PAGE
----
The Dying of the Dix

On November 18, 2006, an excursion vessel departed the Seattle waterfront before mid-day and steamed to a position off Duwamish Head where, at 12:00 pm precisely, a wreath was cast adrift on Puget Sound to mark the grave of a vessel that sank a hundred years earlier.

On that day in 1906, the passenger vessel Dix departed Colman Dock, Seattle, at 7:00 pm, bound for Port Blakely, a 40 minute passage to the far side of Puget Sound. She was steaming at 10.5 knots on a clear, calm night. At 7:42 pm the Dix was struck amidships by the steam schooner Jeanie and sank. The captain’s pocket watch stopped at the moment he was thrown clear of the deck into the Sound.

Dix_ships_maritimedisaster
The passenger steamer Dix, circa 1906.
Photo attribution: Puget Sound Maritime
Historial Society, courtesy History Link.

The exact number lost varies with the report but between 39 and 45 people died that night, most of them residents of Port Blakely on Bainbridge Island. A substantial percentage of the mill town’s population drowned—men, women, and children. It was a devastating loss.

It was also an avoidable loss. The mate of the Dix could have prevented collision by turning at the last moment left instead of right, as the rules required. Even so, the Dix would have survived the minor impact if she hadn’t been so high and narrow.

The Jeanie had sighted the Dix on a collision course early enough to take off most of her way and sound her whistle in alarm. She was making little headway when she struck the Dix. The collision didn’t even breech the Dix’s hull but the Dix had too narrow a beam to support her high super-structure. The steamship inspectors had previously required her to load 30 tons of ballast to offset her tenderness and still she was a difficult boat to handle.

The Jeanie’s bowsprit fouled the Dix’s upper deck and the momentum of the steam schooner, loaded with 400 tons of iron ore at the Great Northern Docks, pushed the Dix onto her port side, far enough for water to begin pouring into her open hold and cabins. The 30 tons of additional ballast sent her to the bottom like a stone. Most of her passengers and crew were caught below decks. There was no chance for them to escape. They lie there still, entangled in the wreckage, buried beneath 100 fathoms.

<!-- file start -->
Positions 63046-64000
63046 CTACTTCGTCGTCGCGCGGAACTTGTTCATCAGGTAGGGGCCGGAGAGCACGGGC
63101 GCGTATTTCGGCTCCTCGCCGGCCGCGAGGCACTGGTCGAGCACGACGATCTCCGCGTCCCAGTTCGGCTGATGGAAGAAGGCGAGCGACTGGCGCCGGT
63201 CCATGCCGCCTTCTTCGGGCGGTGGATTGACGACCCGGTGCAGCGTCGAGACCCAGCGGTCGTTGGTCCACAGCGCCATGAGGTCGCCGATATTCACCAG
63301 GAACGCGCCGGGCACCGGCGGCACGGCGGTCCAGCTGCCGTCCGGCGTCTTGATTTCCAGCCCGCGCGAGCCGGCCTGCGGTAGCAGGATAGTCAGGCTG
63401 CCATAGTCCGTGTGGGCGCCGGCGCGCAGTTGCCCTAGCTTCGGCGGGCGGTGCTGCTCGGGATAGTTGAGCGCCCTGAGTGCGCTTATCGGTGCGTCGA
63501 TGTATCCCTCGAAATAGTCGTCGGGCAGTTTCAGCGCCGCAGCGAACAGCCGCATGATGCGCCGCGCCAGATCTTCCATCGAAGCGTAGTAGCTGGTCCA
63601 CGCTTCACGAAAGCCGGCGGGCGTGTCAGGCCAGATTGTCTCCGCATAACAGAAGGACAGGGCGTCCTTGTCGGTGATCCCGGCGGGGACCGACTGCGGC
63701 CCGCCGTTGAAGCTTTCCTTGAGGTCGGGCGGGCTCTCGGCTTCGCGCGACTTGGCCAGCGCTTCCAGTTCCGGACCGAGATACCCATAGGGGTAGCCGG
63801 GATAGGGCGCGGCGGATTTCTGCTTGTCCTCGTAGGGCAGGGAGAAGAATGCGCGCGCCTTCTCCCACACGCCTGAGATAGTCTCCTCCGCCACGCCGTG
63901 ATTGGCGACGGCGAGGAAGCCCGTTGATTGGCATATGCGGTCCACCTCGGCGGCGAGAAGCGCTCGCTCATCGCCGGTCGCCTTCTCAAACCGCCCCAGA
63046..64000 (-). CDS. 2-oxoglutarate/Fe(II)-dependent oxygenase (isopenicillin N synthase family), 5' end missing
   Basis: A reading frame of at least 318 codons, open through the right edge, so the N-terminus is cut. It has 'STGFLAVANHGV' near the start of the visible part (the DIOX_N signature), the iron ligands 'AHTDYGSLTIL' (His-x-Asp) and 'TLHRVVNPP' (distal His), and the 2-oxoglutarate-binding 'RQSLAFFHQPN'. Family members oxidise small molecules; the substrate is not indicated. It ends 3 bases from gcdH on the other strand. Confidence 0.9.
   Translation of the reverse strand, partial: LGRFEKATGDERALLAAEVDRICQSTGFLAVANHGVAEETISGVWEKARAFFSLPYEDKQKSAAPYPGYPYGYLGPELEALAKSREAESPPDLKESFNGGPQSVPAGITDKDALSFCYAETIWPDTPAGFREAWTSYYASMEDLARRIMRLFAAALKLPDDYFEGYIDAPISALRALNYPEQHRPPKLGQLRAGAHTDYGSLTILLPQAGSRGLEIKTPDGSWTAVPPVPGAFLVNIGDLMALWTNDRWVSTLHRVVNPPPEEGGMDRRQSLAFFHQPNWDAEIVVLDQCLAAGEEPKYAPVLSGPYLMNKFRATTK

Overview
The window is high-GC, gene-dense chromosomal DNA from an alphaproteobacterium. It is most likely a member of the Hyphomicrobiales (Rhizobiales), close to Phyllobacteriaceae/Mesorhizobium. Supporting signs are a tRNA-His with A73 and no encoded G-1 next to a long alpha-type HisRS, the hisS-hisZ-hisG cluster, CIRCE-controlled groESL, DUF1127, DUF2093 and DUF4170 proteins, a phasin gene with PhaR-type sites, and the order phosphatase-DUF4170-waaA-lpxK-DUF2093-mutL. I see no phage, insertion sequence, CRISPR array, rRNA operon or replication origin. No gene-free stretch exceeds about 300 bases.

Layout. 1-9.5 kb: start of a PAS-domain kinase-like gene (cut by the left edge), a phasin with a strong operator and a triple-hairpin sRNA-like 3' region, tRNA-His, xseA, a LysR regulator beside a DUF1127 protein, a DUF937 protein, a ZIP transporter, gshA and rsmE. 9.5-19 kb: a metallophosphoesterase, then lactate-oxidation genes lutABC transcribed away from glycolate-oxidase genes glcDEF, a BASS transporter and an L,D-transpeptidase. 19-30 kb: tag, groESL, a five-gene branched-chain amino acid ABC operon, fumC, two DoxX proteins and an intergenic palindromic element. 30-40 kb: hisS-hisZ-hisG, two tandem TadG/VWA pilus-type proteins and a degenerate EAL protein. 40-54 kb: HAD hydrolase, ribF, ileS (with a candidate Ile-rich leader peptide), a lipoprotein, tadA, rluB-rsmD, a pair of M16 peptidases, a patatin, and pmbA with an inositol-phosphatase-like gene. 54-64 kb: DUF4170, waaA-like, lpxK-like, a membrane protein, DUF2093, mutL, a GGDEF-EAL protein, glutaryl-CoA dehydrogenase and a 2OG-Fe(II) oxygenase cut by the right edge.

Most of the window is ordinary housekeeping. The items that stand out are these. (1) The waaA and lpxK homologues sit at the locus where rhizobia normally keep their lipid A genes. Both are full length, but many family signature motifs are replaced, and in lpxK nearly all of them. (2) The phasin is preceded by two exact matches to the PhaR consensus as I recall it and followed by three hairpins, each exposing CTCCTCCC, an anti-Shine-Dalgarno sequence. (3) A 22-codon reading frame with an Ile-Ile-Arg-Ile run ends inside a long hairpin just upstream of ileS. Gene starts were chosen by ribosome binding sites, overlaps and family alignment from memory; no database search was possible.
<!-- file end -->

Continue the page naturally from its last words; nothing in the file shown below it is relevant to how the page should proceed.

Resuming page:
The loss of the Dix remains one of the worst disasters in the maritime history of Puget Sound but it is only history. Shipwrecks were common in the past. What’s most remarkable, I think, is the respect paid to this wreck 100 years later. There are articles in the Seattle Times and the Seattle Post Intelligencer. There are public discussions about salving the Dix. People are coming 3,000 miles from the opposite coast to commemorate the loss. Why?

As Americans, we tend to be a rootless people. Our heritage is one of movement—always moving to the next challenge, the next place, always focused on the receding future. We tend to lack a sense of place, an intimacy with both the land and our history on the land. That requires a different focus, a glance over our shoulder at the past, an admission that we are not only what we hope to be but also what our history has made us. And our history has a context. It’s contained by this land, this shore, this water, this coast. In this place 100 years ago people died, people like ourselves—husbands and wives and children, family and friends. Their lives and their deaths connect us to this place across time. They give us continuity, as long as we remember.

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